18th July 2014
Street Swords fencing project confronting youth crime foils all competition to scoop national innovation award
North East England Regional Fencing has won a prestigious national award for their Street Swords programme in the Sport and Recreation Alliance’s Community Sport and Recreation Awards.
The Alliance’s President, HRH The Earl of Wessex, presented the club with the Innovative Project Award at a ceremony in St James’s Palace in London on 9 July.
Innovation is what brought sportingactivities to the world and gave us the diverse choice we have today. This prestigious award celebrates the inspired programmes, schemes and initiatives that so many community organisations undertake throughout the country.
North East England Regional Fencing’s Street Swords project began life in 2008 as a few fencing sessions delivered to young people in deprived areas – but it has since gone from strength to strength and they have now delivered projects in Middlesbrough, Peterlee, Hartlepool and Durham.
To date they have trained over 80 young people as leaders who have taught over 800youngsters from disadvantaged backgrounds how to fence.
Teaching participants to use intelligence and logic over aggression, and giving them confidence and transferable skills, Street Swords have successfully created an army of leaders, coaches and fencing enthusiasts from the most unlikely of backgrounds.
The Street Swords team have shown funding bodies that putting fencing weapons in the hands of young people some of whom are very disadvantaged as well as young offenders, is a great idea, and since 2011 have been in partnership with The Princes Trust and Stockton Riverside College. They have opened fencing clubs in Darlington and Middlesbrough and now they have plans to open another in Durham.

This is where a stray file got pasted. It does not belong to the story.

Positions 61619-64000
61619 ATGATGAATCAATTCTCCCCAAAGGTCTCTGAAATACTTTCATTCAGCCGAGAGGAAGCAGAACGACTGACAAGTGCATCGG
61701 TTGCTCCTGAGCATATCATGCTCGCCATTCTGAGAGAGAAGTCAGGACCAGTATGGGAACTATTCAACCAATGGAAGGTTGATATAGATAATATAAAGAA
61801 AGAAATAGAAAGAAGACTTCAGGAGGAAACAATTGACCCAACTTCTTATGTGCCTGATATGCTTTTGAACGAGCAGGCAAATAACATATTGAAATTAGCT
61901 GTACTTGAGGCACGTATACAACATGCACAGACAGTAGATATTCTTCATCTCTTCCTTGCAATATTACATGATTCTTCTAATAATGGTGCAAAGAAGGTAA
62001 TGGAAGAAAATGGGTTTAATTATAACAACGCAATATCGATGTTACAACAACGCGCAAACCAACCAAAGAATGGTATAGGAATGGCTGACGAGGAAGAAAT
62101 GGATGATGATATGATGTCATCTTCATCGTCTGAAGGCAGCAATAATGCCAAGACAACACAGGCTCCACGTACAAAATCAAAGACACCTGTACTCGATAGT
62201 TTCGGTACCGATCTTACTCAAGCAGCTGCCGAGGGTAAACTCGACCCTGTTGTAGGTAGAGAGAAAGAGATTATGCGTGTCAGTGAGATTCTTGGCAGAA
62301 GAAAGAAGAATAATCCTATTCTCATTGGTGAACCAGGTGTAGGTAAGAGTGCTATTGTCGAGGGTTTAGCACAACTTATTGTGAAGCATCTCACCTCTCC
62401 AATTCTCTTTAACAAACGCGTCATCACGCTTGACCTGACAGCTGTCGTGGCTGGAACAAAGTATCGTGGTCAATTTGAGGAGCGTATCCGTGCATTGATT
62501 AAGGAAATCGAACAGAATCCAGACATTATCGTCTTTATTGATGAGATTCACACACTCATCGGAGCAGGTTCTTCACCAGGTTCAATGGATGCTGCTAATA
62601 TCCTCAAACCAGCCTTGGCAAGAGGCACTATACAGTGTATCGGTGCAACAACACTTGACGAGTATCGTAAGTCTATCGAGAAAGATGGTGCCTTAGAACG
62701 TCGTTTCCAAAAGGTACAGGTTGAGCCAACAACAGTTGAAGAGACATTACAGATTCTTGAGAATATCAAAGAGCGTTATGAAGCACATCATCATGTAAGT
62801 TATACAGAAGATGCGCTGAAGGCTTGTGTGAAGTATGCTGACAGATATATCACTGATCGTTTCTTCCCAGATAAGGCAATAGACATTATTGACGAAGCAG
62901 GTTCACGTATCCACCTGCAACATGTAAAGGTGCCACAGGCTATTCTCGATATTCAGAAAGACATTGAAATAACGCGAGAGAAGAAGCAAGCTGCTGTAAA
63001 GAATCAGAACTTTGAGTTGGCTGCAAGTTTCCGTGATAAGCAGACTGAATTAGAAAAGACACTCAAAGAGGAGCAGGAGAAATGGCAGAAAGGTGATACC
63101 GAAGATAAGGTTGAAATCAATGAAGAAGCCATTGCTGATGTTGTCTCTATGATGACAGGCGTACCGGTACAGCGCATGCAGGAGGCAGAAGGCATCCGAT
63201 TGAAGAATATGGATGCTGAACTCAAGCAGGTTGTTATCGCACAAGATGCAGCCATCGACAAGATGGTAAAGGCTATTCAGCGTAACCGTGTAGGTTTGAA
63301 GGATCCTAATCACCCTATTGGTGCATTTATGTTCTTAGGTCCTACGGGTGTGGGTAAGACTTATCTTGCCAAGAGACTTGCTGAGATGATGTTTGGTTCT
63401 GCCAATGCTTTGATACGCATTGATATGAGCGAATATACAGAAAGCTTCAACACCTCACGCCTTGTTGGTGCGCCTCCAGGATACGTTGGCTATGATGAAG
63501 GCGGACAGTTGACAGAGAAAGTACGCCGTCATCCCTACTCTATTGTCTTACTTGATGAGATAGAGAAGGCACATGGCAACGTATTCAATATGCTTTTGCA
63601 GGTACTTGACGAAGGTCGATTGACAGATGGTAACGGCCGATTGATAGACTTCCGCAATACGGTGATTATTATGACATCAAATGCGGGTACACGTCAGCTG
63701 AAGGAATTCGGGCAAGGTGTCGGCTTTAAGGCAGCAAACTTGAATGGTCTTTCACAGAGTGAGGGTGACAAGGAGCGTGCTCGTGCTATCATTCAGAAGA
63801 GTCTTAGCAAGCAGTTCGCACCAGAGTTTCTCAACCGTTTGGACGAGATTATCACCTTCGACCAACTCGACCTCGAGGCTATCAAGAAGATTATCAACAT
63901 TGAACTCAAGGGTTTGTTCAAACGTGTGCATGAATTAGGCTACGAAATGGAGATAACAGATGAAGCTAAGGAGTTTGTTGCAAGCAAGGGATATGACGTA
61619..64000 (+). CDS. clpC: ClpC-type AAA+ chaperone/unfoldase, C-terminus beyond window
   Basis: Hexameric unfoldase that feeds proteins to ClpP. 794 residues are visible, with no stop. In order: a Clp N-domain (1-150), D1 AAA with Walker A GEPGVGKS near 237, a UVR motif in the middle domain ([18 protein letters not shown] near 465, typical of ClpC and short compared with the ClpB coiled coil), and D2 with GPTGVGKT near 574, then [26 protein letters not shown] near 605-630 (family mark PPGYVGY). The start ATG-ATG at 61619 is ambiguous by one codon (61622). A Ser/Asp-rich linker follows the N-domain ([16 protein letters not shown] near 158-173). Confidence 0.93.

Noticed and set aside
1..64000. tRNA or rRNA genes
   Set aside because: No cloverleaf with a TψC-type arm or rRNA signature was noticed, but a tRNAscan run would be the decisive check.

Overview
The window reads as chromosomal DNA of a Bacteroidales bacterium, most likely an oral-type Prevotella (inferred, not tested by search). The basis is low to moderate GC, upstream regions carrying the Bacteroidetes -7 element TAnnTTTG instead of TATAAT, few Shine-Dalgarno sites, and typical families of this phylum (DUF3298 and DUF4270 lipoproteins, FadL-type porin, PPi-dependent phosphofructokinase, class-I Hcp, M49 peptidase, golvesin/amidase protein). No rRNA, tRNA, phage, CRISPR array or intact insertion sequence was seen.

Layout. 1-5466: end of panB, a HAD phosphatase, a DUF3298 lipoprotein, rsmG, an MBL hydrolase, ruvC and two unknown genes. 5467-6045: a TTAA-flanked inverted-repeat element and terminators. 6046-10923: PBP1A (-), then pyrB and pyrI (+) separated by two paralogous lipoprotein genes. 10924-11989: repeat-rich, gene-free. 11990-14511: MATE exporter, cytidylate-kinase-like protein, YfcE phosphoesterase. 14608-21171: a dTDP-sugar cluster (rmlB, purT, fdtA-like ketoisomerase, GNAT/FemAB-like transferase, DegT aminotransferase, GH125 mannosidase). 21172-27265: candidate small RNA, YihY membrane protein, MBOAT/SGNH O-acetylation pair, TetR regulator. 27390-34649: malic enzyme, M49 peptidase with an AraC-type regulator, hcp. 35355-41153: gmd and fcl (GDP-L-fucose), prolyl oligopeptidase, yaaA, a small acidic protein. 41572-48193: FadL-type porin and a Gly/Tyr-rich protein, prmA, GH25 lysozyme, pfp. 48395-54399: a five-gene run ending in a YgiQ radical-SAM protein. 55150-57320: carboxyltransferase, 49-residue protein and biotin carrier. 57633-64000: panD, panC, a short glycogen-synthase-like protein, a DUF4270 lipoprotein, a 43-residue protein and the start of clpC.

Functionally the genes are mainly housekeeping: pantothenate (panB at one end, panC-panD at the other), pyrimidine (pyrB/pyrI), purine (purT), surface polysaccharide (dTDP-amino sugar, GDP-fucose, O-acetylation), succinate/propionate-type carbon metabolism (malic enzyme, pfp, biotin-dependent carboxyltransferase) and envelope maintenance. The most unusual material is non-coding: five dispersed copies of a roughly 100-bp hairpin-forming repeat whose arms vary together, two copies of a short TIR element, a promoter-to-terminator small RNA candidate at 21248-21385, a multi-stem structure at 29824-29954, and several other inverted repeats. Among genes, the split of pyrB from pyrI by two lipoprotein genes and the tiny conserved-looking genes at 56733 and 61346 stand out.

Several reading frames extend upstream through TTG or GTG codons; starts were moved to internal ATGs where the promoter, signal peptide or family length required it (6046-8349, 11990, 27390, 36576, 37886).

Sallie Barker, Interim Chief Executive of the Sport and Recreation Alliance, said:
“This award recognises the outstanding work that North East England Regional Fencing has achieved with their Street Swords programme in using sport as a powerful force for social good.
“The judges were particularly impressed with the way that Street Swords is not only transforming young people’s lives and changing perceptions of young offenders, but also changing perceptions of fencing and opening the sport up to an entirely new group of participants.
“The innovative thinking and courage that went into creating and pushing forward the Street Swords programme is an inspiration to the whole sport and recreation sector.”
Marie Liston, North East Region England Fencing and England Fencing President, said:
“I’m delighted that this innovative and inspiring project has been recognised with this award. Street Swords has had such a positive influence on everyone involved in the project, creating opportunities and development for young people in a challenging area.
“I'm looking forward to seeing the work continue and expand, allowing many others to benefit from the opportunities Street Swords affords.”
Katy Robinson, Street Swords Leader, said:
“Being involved in the Street Swords project not only gave me a qualification, but increased my skills and knowledge within a coaching setting. It gave me the confidence and platform from which I have gone on to gain more coaching qualifications in different sports.
“I hope to stay involved with Street Swords potentially becoming a community coach using my newly gained skills and knowledge to give back to the community.”
Beth Davidson, North East Regional Fencing Development Officer, said:
“Using the sport of fencing as a tool for building self-esteem, confidence and job skills in young people seems an unlikely combination but Street Swords I hope has re-branded old fashioned perceptions!
“This award is a credit to all the partners involved and made it happen, especially The Princes Trust, Stockton Riverside College and UK Steel Enterprise.”